Researchers compared this second-generation 3D vaccine to a bolus injection in mice which had received an injection of lymphoma cells. Not surprisingly, the 3D vaccine was more effective at preventing tumor growth, leading to a 90% survival rate at 30 days compared to just a 60% survival rate for the bolus injection at the 30-day mark.
Furthermore, researchers believe it could have applications against more than just cancer (e.g., against infectious diseases).
Of course, we should keep in mind this is a very early stage study and more evidence will be needed that biomaterial scaffolding created via 3D vaccines is a plausible solution to combating cancer. Additionally, there are no guarantees that mouse models will translate well into human clinical trials. As noted above, the failure rate of oncology-based clinical trials is unfortunately high.
Some cancer vaccines are a reality right now
Though we could be waiting a while before NIBIB's science finds its way into a large clinical trial, there are a handful of cancer vaccines which are a reality now, either as an approved drug from the Food and Drug Administration or in clinical trials.
Keep in mind that not all vaccines are first-line in nature or prevent disease. Some vaccines are designed to attack later-stage disease or merely enhance your immune systems' ability to recognize and destroy foreign cells, such as cancer cells.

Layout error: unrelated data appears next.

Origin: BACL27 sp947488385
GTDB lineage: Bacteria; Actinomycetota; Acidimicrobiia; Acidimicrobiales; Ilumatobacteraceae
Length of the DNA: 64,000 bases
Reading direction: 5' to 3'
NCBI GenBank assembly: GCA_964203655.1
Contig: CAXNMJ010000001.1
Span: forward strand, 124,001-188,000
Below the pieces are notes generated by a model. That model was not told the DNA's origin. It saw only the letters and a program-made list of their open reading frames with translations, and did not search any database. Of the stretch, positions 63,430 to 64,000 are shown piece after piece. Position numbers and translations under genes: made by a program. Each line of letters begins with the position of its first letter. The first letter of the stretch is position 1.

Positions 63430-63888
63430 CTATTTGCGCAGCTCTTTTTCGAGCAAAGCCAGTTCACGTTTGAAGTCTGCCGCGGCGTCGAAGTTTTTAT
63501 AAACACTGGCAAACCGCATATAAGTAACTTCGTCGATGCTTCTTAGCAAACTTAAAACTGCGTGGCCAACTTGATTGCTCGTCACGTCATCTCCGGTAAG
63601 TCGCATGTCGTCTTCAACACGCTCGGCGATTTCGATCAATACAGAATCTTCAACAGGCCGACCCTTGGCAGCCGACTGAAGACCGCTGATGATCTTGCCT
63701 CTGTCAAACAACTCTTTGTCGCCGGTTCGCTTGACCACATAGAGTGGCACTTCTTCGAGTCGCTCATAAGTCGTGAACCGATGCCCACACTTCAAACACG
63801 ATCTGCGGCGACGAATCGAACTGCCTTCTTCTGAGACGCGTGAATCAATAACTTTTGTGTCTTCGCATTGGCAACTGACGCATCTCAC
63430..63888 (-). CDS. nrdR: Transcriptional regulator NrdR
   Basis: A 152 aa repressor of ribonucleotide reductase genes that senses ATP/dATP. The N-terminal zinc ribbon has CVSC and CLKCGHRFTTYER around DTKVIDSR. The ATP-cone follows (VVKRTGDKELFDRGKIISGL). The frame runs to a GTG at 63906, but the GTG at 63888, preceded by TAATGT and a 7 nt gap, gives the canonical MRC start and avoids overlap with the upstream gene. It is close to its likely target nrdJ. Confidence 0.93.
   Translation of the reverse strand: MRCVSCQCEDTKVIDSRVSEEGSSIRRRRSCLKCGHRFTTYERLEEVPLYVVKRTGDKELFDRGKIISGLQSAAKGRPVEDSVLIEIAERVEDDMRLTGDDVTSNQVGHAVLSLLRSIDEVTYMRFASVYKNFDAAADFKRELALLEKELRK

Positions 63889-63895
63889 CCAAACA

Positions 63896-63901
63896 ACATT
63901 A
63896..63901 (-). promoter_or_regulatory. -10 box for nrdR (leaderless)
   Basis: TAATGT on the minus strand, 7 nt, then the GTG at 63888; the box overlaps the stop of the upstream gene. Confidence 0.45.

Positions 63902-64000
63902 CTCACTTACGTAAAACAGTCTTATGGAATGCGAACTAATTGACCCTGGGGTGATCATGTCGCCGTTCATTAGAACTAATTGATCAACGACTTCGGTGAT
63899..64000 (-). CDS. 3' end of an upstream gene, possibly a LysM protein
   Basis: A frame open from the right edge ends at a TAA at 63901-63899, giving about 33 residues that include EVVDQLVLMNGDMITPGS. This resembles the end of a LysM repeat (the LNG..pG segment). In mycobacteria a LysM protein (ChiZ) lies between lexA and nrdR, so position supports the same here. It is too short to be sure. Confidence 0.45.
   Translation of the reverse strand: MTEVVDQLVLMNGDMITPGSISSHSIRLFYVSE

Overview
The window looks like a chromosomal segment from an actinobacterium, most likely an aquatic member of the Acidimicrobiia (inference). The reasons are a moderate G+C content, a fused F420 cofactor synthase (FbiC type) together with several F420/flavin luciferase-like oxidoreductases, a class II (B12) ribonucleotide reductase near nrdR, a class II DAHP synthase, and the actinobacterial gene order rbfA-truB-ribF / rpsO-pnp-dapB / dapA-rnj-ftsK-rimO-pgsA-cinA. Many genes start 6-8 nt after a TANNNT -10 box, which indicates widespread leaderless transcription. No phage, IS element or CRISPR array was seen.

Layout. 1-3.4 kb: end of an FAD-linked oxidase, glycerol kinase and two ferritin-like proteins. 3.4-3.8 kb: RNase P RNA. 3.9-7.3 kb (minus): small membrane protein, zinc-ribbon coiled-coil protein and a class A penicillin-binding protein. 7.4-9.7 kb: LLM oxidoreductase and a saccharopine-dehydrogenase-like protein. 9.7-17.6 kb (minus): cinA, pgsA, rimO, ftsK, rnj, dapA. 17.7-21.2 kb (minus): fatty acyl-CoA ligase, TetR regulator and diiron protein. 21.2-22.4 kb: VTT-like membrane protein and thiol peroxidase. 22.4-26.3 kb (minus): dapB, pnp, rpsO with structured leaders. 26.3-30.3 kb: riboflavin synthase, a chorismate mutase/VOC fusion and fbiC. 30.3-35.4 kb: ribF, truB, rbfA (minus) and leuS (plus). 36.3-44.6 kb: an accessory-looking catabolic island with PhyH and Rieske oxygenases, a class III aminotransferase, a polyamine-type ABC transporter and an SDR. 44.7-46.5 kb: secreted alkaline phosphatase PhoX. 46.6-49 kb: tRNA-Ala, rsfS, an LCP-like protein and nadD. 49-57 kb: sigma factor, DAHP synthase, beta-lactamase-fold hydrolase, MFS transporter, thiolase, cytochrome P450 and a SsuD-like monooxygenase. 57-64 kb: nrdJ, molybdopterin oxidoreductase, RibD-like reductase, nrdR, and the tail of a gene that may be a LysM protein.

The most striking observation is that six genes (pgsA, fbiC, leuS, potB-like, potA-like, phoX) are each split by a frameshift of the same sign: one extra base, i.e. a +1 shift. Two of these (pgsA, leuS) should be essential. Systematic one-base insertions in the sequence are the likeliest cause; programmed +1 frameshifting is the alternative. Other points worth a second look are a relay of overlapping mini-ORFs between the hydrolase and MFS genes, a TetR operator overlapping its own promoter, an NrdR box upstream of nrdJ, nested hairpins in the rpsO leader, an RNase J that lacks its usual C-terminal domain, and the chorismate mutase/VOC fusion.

Perhaps few of these vaccines have turned more heads in recent months than Bristol-Myers Squibb's (NYSE:BMY) Opdivo and Merck's (NYSE:MRK) Keytruda. Both are part of a new class of drugs known as anti-PD-1 inhibitors, and both are currently approved as a late-stage defense against certain types of metastatic melanoma. In clinical trials that led to its approval, Opdivo demonstrated tumor shrinkage in 32% of patients, with a third of those patients exhibiting a durable response of at least six months. For Keytruda, 24% of patients had their tumors shrink, with a duration of response ranging from 1.4 months to 8.5 months.
Neither of these response rates may sound particularly intriguing, but you have to keep in mind that Opdivo and Keytruda are approved as essentially a last resort for advanced melanoma patients. Most patients in these trials had tried two or more different types of medications and progressed, so to see these anti-PD-1 therapies work as well as they did was actually remarkable. Both hold significant promise in treating other solid tumor cancers as well.
Another interesting player in this space is NewLink Genetics (NASDAQ:NLNK), which is utilizing its HyperAcute immunotherapy platform to hopefully develop life-saving cancer vaccines. Its two most developed vaccines are algenpantucel-L, which is being studied in both resectable and non-resectable pancreatic cancer, and tergenpumatucel-L for advanced non-small cell lung cancer, or NSCLC. Last year NewLink noted that tergenpumatucel-L led to a median overall survival of 11.3 months in patients with advanced NSCLC, while 62% of patients receiving algenpantucel-L for resectable pancreatic cancer exhibited disease-free survival after one year. Currently, NewLink has finished enrollment for phase 3 studies of algenpantucel-L, while tergenpumatucel-L is still enrolling for phase 3 trials.
Clearly, there's still a lot of work left to be done, including finding a way to make these therapies last longer. However, we're seeing more and more drug developers examine pathways that involve enhancing the body's immune system to fight off cancer, and the results have largely favored improved survival with cancer immunotherapies. I look forward to ongoing innovation in this space, and to the improvement of cancer patients' quality of life.